WR Jalen Tolbert: Tolbert’s downfield ability was one of the strengths for him coming out of South Alabama, and he’s a very smooth route runner in general that compares to Gabriel Davis. If the drops are cleaned up and he takes advantage of extended summer run with Michael Gallup recovering, Tolbert has a path to FLEX value as a rookie, and he’ll undoubtedly rise if it looks like the edge is his over Washington for the No. 3 job.
WR Noah Brown: He still doesn’t have a touchdown in his career and the 184 receiving yards last year were his most since entering the league in 2017, but Brown has flashed and is clearly someone Dallas likes having stuck around for five seasons. If Gallup has a slow recovery and Jalen Tolbert struggles, it’s not impossible for Brown to work his way into more early-season action than expected.
WRs Simi Fehoko and T.J. Vasher: Fehoko is a guy that can move above Brown on the depth chart with a strong summer, and he projects best as a bigger slot that can get vertical. For Vasher, he arguably has more upside at six-foot-six with a huge catch radius, but he could have an uphill battle to make the final roster with the way players in his mold have fallen out of favor in today’s NFL.
TE Dalton Schultz: Schultz is a well-built, all-around tight end with high intelligence, and he could benefit from the return to more balance we’re anticipating from the Cowboys this season if it opens up intermediate space on play-action passes. Unless you have a top-flight option, the floor games are difficult to avoid because of the unpredictability, but Schultz had 6.8+ fantasy points in over 75% of his games last year and will be a steady part of the passing attack with Gallup recovering from his torn ACL.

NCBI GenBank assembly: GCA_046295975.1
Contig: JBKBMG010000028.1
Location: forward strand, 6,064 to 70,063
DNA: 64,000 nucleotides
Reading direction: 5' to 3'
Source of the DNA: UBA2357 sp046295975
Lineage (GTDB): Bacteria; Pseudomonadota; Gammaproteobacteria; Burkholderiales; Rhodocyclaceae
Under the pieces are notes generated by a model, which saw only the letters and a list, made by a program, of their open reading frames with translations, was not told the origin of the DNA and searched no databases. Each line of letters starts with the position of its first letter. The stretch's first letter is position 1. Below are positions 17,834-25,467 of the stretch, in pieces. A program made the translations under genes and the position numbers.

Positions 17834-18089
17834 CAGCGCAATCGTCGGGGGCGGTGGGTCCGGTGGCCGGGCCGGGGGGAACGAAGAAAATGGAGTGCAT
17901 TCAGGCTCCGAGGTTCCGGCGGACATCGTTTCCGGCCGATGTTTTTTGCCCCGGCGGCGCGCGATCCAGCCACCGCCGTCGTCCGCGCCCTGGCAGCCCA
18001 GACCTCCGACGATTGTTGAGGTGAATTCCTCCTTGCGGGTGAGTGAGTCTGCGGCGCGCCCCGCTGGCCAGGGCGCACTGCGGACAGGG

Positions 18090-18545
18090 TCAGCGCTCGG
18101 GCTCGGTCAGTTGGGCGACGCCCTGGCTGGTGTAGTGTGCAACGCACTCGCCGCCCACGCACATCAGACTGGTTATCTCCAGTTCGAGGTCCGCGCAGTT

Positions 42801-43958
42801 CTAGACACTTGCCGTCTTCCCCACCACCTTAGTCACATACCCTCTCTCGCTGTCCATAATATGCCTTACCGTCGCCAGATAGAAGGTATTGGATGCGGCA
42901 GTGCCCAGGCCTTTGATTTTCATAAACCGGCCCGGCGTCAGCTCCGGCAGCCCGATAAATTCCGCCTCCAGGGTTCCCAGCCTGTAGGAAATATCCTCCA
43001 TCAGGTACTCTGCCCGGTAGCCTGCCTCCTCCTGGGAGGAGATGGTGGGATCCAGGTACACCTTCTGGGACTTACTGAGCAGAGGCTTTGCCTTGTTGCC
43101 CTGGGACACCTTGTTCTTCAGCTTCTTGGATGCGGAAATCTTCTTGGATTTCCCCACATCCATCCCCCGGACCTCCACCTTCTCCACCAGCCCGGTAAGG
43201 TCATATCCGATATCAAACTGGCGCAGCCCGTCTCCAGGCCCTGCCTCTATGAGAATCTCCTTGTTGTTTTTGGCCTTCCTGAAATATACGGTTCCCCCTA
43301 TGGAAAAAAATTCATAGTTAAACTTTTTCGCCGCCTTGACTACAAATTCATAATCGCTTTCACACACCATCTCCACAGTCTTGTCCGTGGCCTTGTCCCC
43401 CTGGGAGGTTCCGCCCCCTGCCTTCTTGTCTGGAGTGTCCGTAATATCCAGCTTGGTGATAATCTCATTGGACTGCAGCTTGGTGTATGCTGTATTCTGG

TE Jake Ferguson: It doesn’t feel like the Cowboys are fully committed to giving Schultz big money on a long-term deal, so Ferguson—with similar size and play style compared to the starter—is certainly an intriguing name in dynasty leagues. For this year, the fourth-round rookie would be a low-floor, touchdown-dependent option if Schultz ever misses time, as the Cowboys would likely lean more on the running backs and wideouts.
Best 2022 value: RB Ezekiel Elliott (FantasyPros ECR: RB18)
Elliott has moved up some after being the RB20 in the late spring, and we think his stock will continue to climb over the next several weeks. Still, he’s arguably a few spots too low at the position, and the overall Underdog ADP—finally into the 30s at 39.2—remains about 15 spots too low. Zeke should be a target in the late second round.
Best dynasty investment: WR James Washington
Washington to Dallas was an easy connection to predict in the offseason, and he should get quite a bit of the vertical routes/targets left behind by Amari Cooper. We are now a few years removed from his college days, but Washington had lines of 53/1,087/10, 71/1,380/10, and 74/1,549/13 while averaging 20.3 yards per reception over his final three seasons at Oklahoma State. It’s worth betting on the talent.
Stat to know
Averaging 17.0 carries per game, Ezekiel Elliott rushed 102 times for 521 yards (5.1 YPC) and five touchdowns in the first six weeks of the 2021 season. He averaged 12.3 carries per game and 3.6 yards per carry the rest of the way while dealing with a torn PCL.